Research Impacts

Dr Palpant's research has received international attention through publications in high impact journals, invited presentations, and media releases.

Most recently, his team in collaboration with Joseph Powell's group (Garvan Institute) unraveled the basis of cardiac cell differentiation at single cell resolution revealing more than 750 million data points of RNA expression to help us understand heart development and disease (Cell Stem Cell, 2018).

Using genome engineering he has made substantial contributions to the field through development of widely implement and novel stem cell tools (Nature 2014 and 2012, and PLoS One 2012) and protocols (Nature Protocols, 2016). He has contributed commentaries and reviews on significant advancements in the field in journals including Cell (2014), Journal of the American College of Cardiology (2013), Gene Therapy (2013), and Nature (2012).

He received the International Society for Heart Research Young Investigator Award in 2015.


  • Doctor of Philosophy, University of Michigan


  • Neidig, Lauren E., Weinberger, Florian, Palpant, Nathan J., Mignone, John, Martinson, Amy M., Sorensen, Daniel W., Bender, Ingrid, Nemoto, Natsumi, Reinecke, Hans, Pabon, Lil, Molkentin, Jeffery D., Murry, Charles E. and van Berlo, Jop H. (2018) Evidence for minimal cardiogenic potential of stem cell sntigen 1-positive cells in the adult mouse heart. Circulation, 138 25: 2960-2962. doi:10.1161/CIRCULATIONAHA.118.035273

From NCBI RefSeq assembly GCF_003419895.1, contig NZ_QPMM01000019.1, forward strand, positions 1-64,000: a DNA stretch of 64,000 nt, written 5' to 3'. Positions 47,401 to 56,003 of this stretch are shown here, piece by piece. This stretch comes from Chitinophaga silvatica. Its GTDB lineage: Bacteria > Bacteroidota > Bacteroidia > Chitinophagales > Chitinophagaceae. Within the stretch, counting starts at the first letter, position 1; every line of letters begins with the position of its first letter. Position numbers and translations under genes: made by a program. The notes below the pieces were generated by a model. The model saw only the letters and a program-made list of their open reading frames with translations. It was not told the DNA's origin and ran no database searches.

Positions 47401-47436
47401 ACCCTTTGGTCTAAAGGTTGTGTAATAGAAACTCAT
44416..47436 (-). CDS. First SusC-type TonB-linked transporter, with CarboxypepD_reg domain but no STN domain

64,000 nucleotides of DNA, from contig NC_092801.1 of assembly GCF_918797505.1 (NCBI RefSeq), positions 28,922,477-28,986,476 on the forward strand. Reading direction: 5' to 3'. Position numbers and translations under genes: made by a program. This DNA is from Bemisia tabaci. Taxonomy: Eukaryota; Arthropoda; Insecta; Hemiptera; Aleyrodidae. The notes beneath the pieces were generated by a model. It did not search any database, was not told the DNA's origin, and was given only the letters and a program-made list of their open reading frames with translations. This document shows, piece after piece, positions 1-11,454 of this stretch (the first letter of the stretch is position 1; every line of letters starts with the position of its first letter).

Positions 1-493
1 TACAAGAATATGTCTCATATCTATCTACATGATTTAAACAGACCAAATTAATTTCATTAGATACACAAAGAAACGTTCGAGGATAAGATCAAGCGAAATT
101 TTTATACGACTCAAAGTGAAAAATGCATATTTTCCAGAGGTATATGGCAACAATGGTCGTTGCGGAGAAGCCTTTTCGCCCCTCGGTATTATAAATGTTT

• Friedman, Clayton E., Nguyen, Quan, Lukowski, Samuel W., Helfer, Abbigail, Chiu, Han Sheng, Miklas, Jason, Levy, Shiri, Suo, Shengbao, Han, Jing-Dong Jackie, Osteil, Pierre, Peng, Guangdun, Jing, Naihe, Baillie, Greg J., Senabouth, Anne, Christ, Angelika N., Bruxner, Timothy J., Murry, Charles E., Wong, Emily S., Ding, Jun, Wang, Yuliang, Hudson, James, Ruohola-Baker, Hannele, Bar-Joseph, Ziv, Tam, Patrick P.L., Powell, Joseph E. and Palpant, Nathan J. (2018) Single-cell transcriptomic analysis of cardiac differentiation from human PSCs reveals HOPX-dependent cardiomyocyte maturation. Cell Stem Cell, 23 4: 586-598. doi:10.1016/j.stem.2018.09.009

  • Vagnozzi, Ronald J., Sargent, Michelle A., Lin, Suh-Chin J., Palpant, Nathan J., Murry, Charles E. and Molkentin, Jeffery D. (2018) Genetic lineage tracing of Sca-1 cells reveals endothelial but not myogenic contribution to the murine heart. Circulation, CIRCULATIONAHA.118.035210. doi:10.1161/CIRCULATIONAHA.118.035210

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  • Doctor Philosophy

  • Doctor Philosophy

  • Doctor Philosophy

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Available Projects

View all Available Projects



Book Chapter

Journal Article

Conference Publication

PhD and MPhil Supervision

Current Supervision

  • Doctor Philosophy — Principal Advisor

  • Doctor Philosophy — Principal Advisor

  • Doctor Philosophy — Principal Advisor

  • Doctor Philosophy — Associate Advisor

  • Doctor Philosophy — Associate Advisor

Possible Research Projects

Note for students: The possible research projects listed on this page may not be comprehensive or up to date. Always feel free to contact the staff for more information, and also with your own research ideas.